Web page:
An author emerges from days of doubt Prize: Theologian shed light on hatred and religion.


As Loyola University professor Charles Marsh labored on his book about religious faith and the civil rights struggle in the Mississippi of 1964, he sometimes wondered whom he was kidding.

"There were times when I was writing the book, when I thought, 'This is crazy. I'm not a historian. I don't do this. I'm a theologian.' "

This year's judges of the Grawemeyer Award in Religion did not worry about such distinctions. They deemed Marsh's 1997 book, "God's Long Summer" (Princeton Press), not only a superior scholarly work, but one that "helps make the world a better place." The award, given jointly by the University of Louisville and the Louisville Presbyterian Theological Seminary, makes Marsh's bank account a better place, too. The Grawemeyer comes with $150,000.

"I'm still kind of shocked," Marsh, 40, said yesterday.

Marsh just returned yesterday to his home in Mount Washington from a two-week vacation in Mississippi, his childhood home and the locale of "God's Long Summer." In the book, he focuses on five Mississippians who were active on one side or the other during the civil rights battles. His book is an exploration of how those individuals reconciled their actions during the tumultuous summer of 1964 with their religious convictions.

Marsh says he was drawn to Mississippi because of his upbringing there. "I was so haunted by this whole question, why my church, why fairly decent, white Christians could have been so indifferent, if not hostile, to the welfare of black Southerners, purportedly, our brothers in Jesus."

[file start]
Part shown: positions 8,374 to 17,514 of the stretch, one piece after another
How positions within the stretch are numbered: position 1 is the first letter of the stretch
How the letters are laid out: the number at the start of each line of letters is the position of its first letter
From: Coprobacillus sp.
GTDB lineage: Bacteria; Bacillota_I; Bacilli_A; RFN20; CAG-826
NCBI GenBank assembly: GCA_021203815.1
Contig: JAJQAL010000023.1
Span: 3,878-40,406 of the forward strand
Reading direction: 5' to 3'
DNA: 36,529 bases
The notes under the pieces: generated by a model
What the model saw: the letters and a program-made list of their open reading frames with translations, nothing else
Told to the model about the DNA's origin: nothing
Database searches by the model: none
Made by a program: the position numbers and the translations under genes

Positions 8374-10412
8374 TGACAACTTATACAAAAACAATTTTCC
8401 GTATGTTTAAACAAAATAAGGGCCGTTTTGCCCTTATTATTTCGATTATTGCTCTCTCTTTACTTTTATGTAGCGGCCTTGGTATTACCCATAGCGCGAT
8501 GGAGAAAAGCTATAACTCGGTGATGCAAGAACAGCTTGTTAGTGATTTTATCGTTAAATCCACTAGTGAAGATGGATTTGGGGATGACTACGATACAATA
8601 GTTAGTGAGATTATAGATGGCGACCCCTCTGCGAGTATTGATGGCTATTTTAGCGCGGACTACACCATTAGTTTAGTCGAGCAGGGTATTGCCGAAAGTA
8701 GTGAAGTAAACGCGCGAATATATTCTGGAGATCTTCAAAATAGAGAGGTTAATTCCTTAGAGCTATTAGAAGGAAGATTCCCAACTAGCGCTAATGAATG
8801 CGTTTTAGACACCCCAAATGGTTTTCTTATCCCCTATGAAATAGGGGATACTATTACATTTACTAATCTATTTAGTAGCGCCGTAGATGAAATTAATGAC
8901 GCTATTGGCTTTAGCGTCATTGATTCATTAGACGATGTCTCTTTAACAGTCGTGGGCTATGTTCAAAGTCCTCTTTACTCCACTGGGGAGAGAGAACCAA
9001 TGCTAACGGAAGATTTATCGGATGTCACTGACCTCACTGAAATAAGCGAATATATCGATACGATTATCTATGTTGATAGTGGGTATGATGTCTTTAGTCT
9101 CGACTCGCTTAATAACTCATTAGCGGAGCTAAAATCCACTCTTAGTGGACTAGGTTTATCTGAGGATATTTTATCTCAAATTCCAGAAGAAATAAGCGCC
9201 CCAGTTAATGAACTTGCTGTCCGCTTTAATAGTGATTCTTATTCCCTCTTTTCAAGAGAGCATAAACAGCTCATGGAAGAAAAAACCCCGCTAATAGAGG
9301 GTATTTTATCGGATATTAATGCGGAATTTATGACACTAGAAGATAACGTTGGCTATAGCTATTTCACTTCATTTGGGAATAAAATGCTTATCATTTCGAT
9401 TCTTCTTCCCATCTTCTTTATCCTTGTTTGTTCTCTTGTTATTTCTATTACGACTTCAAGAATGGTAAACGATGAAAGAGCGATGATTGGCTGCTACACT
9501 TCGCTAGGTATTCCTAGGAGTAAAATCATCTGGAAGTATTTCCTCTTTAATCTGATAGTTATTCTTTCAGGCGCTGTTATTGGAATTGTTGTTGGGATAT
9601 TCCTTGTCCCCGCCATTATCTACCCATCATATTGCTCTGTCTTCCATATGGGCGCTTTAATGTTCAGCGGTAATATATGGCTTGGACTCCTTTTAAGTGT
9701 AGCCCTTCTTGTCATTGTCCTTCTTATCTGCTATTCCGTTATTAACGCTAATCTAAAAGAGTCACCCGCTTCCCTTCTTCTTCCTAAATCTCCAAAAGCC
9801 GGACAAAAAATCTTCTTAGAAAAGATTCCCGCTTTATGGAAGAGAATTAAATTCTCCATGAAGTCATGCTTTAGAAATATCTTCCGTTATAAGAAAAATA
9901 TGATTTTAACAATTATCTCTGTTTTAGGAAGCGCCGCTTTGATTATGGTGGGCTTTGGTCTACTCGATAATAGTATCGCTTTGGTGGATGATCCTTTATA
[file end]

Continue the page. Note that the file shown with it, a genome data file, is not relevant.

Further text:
For six years, from ages 9 to 15, Marsh lived in the town of Laurel, Miss., which he describes as "the epicenter of Mississippi terrorism."

Laurel held that distinction, Marsh says, because it was the headquarters of the White Knights of Ku Klux Klan. The Imperial Wizard, a man named Sam Bowers, operated out of a business not far from the Baptist church where Marsh's father, a liberal by Southern standards at the time, preached.

Bowers, whom authorities believe led a campaign of terror against civil rights workers, agreed to sit for a 10-hour interview with Marsh to explain his religious beliefs. He is one of the five people whose religious convictions Marsh explores in "God's Long Summer."

During the interview, Bowers suggested that he had been chosen by God for a special mission, to eliminate those who violate the racial order.

Bowers has been tried four times related to arson and murders, including the killing of black civil rights activist Vernon Dahmer. Each trial ended in mistrial. This spring, he was indicted again for Dahmer's murder. Marsh, because of his interview with Bowers, may be called to testify in that case later this summer. Although Marsh says he is not eager to testify, he says, "if the truth brings to justice this man who is alleged to have killed Vernon Dahmer, then I have no ambivalence about that."

On the other hand, Marsh adds, "I think it would be unhealthy to go through the trial, convict him and send him away and still not understand the cause of his militancy."

Marsh is at work now on two other books, including a memoir of his upbringing in the deep South. His publisher is also encouraging him to do a sequel to "God's Long Summer." The Grawemeyer money may help finance those projects. Or, says Marsh, the father of two with a third on the way, the award money may go toward an even "loftier" enterprise.

"I have a leaky roof on my house," he says.

Pub Date: 6/30/98

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